Tuesday, Sep 27, 2016
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It's instrumental: School to teach kids how to play

  • It-s-instrumental-School-to-teach-kids-how-to-play

    Cheryl Trace instructs Sara Lee to play a section of a piece more quietly. Ms. Trace teaches the violin and viola according to the Suzuki method for the Toledo Symphony School of Music.

    Jetta Fraser

  • It-s-instrumental-School-to-teach-kids-how-to-play-2

    Waterville residents Beth Hyder, rear, and her daughter, Claire Stoll, take classes together from Cheryl Trace.

    Jetta Fraser

It-s-instrumental-School-to-teach-kids-how-to-play

Cheryl Trace instructs Sara Lee to play a section of a piece more quietly. Ms. Trace teaches the violin and viola according to the Suzuki method for the Toledo Symphony School of Music.

Jetta Fraser Enlarge

The Toledo Symphony Orchestra is forming a school to help children as young as 2 learn to play a musical instrument.

The Toledo Symphony School of Music officially opens Sept. 8 and is grounded in the Suzuki method, which teaches through listening and repetition.

Suzuki method lessons already are given in the Toledo area, but not in an organized way. The symphony previously referred parents looking for instructors.

So creating the school was core to the symphony's mission of education and a matter of efficiency, said Jessica Aeschliman, who will administer the program.

Cheryl Trace, a violin and viola instructor who uses the Suzuki method, described it as similar to how children learn language.

"Kids learn to speak their mother tongue based on hearing before they learn to read," she said. "It's like that."

It-s-instrumental-School-to-teach-kids-how-to-play-2

Waterville residents Beth Hyder, rear, and her daughter, Claire Stoll, take classes together from Cheryl Trace.

Jetta Fraser Enlarge

The youngsters learn in small steps, starting with the best way to stand and bow. Then they practice holding a "violin," which at first is a cereal box with a

ruler attached.

Even if by their first concert some students know nothing more, they will bow and hold their instruments during the show, and everyone loves it, Ms. Trace said.

Students learn to clap rhythms

and the arm motions for the bow, which they then put to the violin to make music. The students hear their instructor play and then repeat the sound.

The goal isn't to have 5-year-old concert violinists, Ms. Trace said.

"It does a lot more than teach music," she said. "It teaches focus and discipline and learning that things don't always work the first time, but you keep trying until you get it right."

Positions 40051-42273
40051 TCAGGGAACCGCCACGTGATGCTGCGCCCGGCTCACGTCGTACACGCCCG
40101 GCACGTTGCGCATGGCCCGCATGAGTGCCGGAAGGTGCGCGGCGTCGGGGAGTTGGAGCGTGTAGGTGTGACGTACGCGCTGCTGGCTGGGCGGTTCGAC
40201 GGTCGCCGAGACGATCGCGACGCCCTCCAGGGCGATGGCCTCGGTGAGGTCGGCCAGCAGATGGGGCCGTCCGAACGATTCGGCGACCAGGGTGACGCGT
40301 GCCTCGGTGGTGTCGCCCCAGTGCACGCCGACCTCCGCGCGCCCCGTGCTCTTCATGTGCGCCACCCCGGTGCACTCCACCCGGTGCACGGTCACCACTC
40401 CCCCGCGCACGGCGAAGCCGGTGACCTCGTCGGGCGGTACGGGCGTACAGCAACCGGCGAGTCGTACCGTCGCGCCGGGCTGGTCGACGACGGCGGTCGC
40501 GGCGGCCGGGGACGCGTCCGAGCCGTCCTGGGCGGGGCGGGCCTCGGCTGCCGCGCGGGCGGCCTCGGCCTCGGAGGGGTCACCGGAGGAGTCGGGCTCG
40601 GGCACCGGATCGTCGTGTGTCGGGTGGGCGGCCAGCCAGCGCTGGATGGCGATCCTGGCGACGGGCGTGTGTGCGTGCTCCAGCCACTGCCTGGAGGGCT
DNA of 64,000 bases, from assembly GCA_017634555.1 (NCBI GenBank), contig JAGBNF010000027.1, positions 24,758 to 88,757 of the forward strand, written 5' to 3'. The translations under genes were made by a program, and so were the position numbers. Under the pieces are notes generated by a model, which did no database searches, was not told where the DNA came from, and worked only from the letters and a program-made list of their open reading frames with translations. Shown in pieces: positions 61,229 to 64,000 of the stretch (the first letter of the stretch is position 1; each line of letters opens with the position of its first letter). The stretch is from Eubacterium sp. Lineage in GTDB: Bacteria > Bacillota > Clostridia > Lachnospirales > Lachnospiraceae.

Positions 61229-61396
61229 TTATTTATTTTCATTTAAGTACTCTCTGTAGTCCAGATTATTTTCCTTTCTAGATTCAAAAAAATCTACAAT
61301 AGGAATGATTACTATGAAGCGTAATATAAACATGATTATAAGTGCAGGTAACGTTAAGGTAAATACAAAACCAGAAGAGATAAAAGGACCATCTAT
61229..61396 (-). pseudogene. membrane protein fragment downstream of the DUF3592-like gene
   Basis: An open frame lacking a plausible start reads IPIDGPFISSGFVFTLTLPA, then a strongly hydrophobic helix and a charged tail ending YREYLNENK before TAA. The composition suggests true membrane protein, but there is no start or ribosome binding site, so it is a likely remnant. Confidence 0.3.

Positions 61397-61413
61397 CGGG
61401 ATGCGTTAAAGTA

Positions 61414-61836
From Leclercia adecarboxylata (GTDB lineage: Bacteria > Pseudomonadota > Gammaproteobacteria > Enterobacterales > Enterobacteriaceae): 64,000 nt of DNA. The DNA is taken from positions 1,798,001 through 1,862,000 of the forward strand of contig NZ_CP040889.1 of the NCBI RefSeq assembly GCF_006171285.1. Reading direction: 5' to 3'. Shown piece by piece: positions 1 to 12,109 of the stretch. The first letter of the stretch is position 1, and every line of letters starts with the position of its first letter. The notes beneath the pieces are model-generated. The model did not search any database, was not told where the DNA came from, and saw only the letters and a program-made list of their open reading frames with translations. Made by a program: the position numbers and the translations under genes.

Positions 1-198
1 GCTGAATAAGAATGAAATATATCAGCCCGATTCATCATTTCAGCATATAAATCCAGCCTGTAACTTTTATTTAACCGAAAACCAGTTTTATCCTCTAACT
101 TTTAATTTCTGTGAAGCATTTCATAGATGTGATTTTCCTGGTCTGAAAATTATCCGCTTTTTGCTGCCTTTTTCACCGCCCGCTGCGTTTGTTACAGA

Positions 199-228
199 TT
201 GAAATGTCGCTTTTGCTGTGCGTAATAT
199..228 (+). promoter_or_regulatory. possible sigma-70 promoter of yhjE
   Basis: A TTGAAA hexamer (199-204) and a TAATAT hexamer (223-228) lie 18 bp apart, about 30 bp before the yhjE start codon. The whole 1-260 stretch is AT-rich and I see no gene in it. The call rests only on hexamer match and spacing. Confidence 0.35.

And Suzuki students eventually do learn to read music, Ms. Trace said.

The method depends heavily on a triangle of teacher, parent, and child.

At a recent class at the symphony's offices, seven children and one adult stood in front of the class practicing their songs.

Beth Hyder of Waterville was that only adult. She was with her 11-year-old daughter, Claire Stoll, who said it's fun learning with her mom.

"It's great," Claire said. "She's like my mentor."

Mother and daughter said they practice every day at home and play for Claire's grandparents.

Kathy Keller of Perrysburg has taken her 6-year-old daughter to Suzuki violin lessons for three years.

"She was always singing in the house and enjoyed any program that had anything to do with music," Ms. Keller said.

So she gave it a shot, and Charlotte loves it. She went through all the steps, beginning with proper foot position, and now she's making music on the violin.

She'll even walk to the piano and play the same melody there, Ms. Keller said.

"She really enjoys it," she said. "She's really built up a lot of confidence."

The formation of the school will not change the instruction but will help it be more organized.

More students will have access to the Suzuki method, and the instruction will include enrichment such as music theory and music appreciation, Ms. Aeschliman said.

The students also will have more performances with other symphony events and access to professional musician guest speakers.

More than 20 students are signed up for the school despite little advertising, Ms. Aeschliman said.

Lessons will take place at the symphony's office on Parkwood Avenue and at Bowling Green State University's Creative Arts Program.

Tuition varies depending on the length of private lessons, but it will be between $24 and $50 a week. More information is available from the symphony at (419) 418-0022.

Contact Meghan Gilbert at:

mgilbert@theblade.com

or 419-724-6134.

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